Busiest Canal Of the World

busiest-shipping-canals

Shipping canals are waterways specifically built along major seawater routes to enable the passage of vessels. Most of the time, these canals are constructed to connect to water bodies including seas, lakes, and rivers, offering an alternative route to the vessels, particularly cargo vessels. Such canals are of vital importance in the maritime industry as they offer shorter transportation routes across major seawater networks and also help to regulate maritime traffic internally within countries.

There are hundreds of shipping canals all over the world, in different length, width and depth, facilitating easy movement of a variety of vessels on an everyday basis. Some of these canals are the busiest traffic routes around the world.

Beijing-Hangzhou Grand Canal

Popularly known as Grand Canal, the Beijing–Hangzhou Grand Canal is the longest and the oldest canal in the world. Connecting China’s Yellow River and Yangtze River, the canal goes through several provinces in the country as well as connects with several other rivers.  While the canal covers a length of 1,776 km (1,104 mi), its greatest height reaches at a summit of 42 m in the mountains of Shandong. Linking the northern and southern China, the canal contributes heavily to the country’s economy as it holds a great role in the transportation of cargo. Originally built in 468 BC, the Grand Canal is currently a UNESCO World Heritage Site.

Suez Canal

Opened in November 1869, the 193.30 km (120 miles)-long Suez Canal is an artificial sea-level waterway located in Egypt. Linking the Mediterranean Sea with the Gulf of Suez, the Suez Canal is an extremely crucial shipping canal in the world maritime sector as it is one of the most heavily used shipping routes in the world.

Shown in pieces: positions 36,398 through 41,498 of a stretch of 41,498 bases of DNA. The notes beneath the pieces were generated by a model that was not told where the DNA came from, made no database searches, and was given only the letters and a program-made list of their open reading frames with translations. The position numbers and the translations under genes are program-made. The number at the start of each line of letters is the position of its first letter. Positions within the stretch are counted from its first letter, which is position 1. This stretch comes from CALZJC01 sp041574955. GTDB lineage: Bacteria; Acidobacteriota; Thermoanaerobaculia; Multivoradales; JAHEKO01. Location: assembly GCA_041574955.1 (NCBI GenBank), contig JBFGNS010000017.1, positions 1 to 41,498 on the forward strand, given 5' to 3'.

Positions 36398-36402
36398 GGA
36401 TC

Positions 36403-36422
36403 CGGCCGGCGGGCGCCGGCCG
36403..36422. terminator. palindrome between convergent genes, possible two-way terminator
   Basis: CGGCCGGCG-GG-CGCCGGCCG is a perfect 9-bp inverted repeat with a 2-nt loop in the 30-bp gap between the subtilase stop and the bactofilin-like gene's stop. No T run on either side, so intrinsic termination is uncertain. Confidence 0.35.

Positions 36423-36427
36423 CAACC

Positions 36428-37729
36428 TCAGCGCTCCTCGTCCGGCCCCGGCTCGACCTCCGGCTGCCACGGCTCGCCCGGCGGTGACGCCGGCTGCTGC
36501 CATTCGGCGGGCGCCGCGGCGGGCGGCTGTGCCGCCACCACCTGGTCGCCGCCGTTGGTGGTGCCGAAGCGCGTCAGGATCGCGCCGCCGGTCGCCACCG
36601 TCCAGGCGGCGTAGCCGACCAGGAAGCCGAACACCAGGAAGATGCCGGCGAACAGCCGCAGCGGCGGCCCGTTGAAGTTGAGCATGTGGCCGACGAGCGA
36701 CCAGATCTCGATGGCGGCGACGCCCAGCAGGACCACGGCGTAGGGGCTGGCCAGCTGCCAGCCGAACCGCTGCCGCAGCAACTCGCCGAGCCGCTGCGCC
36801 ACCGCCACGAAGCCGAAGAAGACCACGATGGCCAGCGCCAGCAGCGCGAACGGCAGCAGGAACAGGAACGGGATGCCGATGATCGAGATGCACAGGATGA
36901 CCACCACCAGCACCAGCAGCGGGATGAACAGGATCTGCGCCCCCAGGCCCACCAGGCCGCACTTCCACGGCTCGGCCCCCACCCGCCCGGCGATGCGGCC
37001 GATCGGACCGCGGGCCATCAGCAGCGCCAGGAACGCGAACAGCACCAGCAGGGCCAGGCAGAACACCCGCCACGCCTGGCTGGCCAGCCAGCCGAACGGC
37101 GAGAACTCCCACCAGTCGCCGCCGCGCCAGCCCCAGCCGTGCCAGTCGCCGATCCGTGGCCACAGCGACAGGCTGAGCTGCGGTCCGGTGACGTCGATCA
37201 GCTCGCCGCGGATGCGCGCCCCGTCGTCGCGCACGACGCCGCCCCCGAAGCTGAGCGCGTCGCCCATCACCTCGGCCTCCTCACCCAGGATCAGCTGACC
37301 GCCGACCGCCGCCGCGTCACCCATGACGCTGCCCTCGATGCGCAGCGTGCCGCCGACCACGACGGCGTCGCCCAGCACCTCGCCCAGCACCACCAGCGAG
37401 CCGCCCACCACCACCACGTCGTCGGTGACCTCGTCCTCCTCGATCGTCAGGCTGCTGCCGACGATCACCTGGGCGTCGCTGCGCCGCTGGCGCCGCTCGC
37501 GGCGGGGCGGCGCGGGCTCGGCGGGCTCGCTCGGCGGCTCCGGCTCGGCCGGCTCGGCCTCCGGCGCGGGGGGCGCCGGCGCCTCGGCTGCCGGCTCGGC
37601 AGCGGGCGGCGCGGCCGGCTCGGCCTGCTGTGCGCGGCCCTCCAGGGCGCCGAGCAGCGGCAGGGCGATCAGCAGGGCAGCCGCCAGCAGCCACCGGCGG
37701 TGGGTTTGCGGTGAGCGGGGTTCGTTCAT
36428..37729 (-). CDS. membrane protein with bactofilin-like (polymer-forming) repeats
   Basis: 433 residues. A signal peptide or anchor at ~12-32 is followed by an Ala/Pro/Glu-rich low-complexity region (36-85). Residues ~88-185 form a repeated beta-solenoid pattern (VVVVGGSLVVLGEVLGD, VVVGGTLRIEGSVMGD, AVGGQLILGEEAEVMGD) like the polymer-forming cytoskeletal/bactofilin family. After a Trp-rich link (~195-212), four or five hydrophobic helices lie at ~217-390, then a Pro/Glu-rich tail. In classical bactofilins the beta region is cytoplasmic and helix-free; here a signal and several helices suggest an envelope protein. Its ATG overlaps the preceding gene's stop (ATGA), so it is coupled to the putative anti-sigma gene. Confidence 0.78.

The canal, which separates Asia from the African continent, provides a shortest maritime route between Europe and the regions which share a border with the Indian Ocean and the Western Pacific Ocean. The Suez Canal has been recognized as a maritime route to be open at all times, to shipping vessels of all countries in order to facilitate continuity in maritime trade operations irrespective of global conflicts.

Panama Canal

One of the most crucial maritime gateways in the western region, the Panama Canal provides connectivity between the Pacific and the Atlantic Ocean through the Panama isthmus- a narrow strip that separates the Caribbean Sea from the Pacific Ocean. Since the oceans that the canal connects with are not at the same level, the canal uses Lock Gates on either side to lift the vessel to the higher level and similarly to drop down to the sea level. Opened in 1914, the canal helps vessels transiting between the east and west coasts of the US to shorten their journey by 15,000 km. The 82 km (51 mi)-long waterway offers its service to 29 major liner services, mostly on the US East Coast to Asia trade route. In 2017, the Panama Canal witnessed the arrival of a total of 13,548 vessels and received 403.8 million tons of cargo.